I’ve been married for 26+ years. Most of those years we had three kids at home, so I was cooking for a family of five. These days, it’s usually just Jay and myself and, occasionally, our daughter, when her school/social life allows. Still, I’m cooking five nights per week, from Sun – Thurs. Friday night is usually leftovers or, sometimes (for me), just wine and popcorn. Saturday night we often go out.
I keep cooking because a) we need to eat, b) Jay takes almost all the leftovers for lunch, c) it’s healthy, d) it’s expensive to go out or do take out, and e) I like going out to be the exception rather than the rule. If you go out all the time, it’s no longer special.
Even assuming I only cooked dinner five nights/week for all those years (and it was usually more when the kids were home), we’re talking 5 x 52 x 26 = 6,760 dinners!! Just dinners; not even considering breakfasts and lunches.
No wonder I sometimes get exhausted just planning what we’re going to eat.
I’m conflicted. On the one hand, I’m proud that I’m a good cook and that I save money by making most of our meals. I like that I’m comfortable in the kitchen and at entertaining and that I routinely seek out new recipes. On the other hand, I’m big into efficiency and saving time and no way do I want to reinvent the wheel each and every night!
Sometimes, I just get tired with the whole cooking thing and yesterday was one of those days. So, I tried to look at the whole cooking thing in as simple a way as possible. In general, what were my meals centered around? How could I think of it in a way that made preparing these endless meals less daunting?
I decided that, in general, all our meals fell into one of the following eight categories:
– homemade soup
Add veggies and, possibly a starch, and voilà – dinner!
Sometimes a meal was a combination of two categories (like fettucine alfredo with shrimp) but, generally, each could be considered a stand alone meal. I just had to pick one category each night I cooked, preferably without repeating a category during a week, and I’d have an overall “plan” for dinners.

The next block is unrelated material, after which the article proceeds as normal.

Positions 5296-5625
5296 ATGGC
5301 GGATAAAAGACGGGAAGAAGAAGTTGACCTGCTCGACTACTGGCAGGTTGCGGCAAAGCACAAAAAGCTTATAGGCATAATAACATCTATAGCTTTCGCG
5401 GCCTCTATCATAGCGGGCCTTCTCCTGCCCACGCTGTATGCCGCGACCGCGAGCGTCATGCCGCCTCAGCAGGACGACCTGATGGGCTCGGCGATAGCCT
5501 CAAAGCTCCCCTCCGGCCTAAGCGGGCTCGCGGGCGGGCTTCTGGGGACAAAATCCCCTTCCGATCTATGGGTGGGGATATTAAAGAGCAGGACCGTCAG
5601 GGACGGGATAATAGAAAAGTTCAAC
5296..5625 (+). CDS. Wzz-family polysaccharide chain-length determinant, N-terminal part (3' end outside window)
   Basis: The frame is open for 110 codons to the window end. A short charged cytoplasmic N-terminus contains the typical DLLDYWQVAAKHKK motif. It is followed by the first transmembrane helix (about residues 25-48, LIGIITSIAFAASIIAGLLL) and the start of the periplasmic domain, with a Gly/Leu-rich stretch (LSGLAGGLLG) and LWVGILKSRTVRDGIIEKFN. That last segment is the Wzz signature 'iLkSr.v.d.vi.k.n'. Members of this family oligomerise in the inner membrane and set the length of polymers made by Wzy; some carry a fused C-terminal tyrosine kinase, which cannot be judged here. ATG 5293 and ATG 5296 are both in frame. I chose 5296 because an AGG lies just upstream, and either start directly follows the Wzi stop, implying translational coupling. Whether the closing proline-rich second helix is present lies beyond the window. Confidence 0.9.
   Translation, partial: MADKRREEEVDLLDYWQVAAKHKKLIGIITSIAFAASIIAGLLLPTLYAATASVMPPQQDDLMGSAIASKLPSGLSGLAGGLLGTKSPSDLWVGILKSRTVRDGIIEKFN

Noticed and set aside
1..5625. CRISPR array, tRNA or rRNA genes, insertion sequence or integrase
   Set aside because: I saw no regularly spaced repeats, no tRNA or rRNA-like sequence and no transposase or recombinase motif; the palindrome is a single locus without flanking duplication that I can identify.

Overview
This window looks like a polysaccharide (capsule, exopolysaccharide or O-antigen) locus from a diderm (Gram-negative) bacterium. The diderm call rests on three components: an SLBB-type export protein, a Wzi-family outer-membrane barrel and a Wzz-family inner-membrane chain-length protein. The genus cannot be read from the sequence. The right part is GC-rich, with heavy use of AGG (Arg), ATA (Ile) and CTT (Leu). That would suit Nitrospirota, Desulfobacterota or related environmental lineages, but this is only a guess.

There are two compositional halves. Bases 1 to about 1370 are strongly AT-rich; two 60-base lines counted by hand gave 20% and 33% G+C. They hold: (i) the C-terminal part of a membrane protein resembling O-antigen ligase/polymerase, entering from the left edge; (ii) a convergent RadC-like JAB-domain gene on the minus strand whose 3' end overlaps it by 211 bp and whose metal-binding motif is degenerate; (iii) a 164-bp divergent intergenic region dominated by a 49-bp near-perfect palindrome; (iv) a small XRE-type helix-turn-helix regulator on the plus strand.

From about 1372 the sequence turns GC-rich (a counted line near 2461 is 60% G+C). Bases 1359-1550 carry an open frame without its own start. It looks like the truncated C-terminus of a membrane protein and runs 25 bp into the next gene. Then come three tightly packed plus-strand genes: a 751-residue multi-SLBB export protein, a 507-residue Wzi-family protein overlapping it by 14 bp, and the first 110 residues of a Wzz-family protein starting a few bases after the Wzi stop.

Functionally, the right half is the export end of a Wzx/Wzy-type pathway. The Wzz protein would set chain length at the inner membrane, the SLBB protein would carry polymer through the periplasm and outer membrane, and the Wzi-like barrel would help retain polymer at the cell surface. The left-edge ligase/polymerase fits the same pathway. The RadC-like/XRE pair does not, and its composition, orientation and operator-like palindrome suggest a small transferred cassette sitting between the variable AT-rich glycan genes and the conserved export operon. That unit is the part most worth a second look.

To make it simpler, I decided that one of the five dinners each week would be pasta and one would be eggs. Both are cheap and easy. I have a variety of pasta recipes – including the incredibly simple and delicious macaroni, cheese and tomato sauce. The eggs, well they’ll be scrambled and most likely on Tuesday night when I go to my tap class. Both Jay and/or Rachel can manage their own eggs. I might cook some kind of veggie and/or starch to supplement.
So, the other three nights will be meat/seafood based. If I’m energetic I can make chicken piccata. If not, I can plop the chicken breasts in the electric frying pan and just cook them. I can cut the pork tenderloin into medallions, pound them, and make pork marsala. Or I can throw it on the grill and cook it. As long as the meat is cooked – whether on the grill, in a frying pan, in the oven – it qualifies as dinner!
If this approach doesn’t work I can also consider making huge heaping volumes of food and freezing it, so I don’t have to cook as frequently. I already do this with spaghetti sauce, but not much else. I almost always cook fresh veggies or make a salad, so it’s rarely a matter of simply defrosting dinner. There’s always SOMETHING to cook. Plus, it takes a lot longer to cook a huge amount of food and that can be daunting. But, maybe if I incorporate more soups and chili type recipes into my repertoire, making enough to freeze, I can further reduce the number of meals I need to cook.
Food for thought…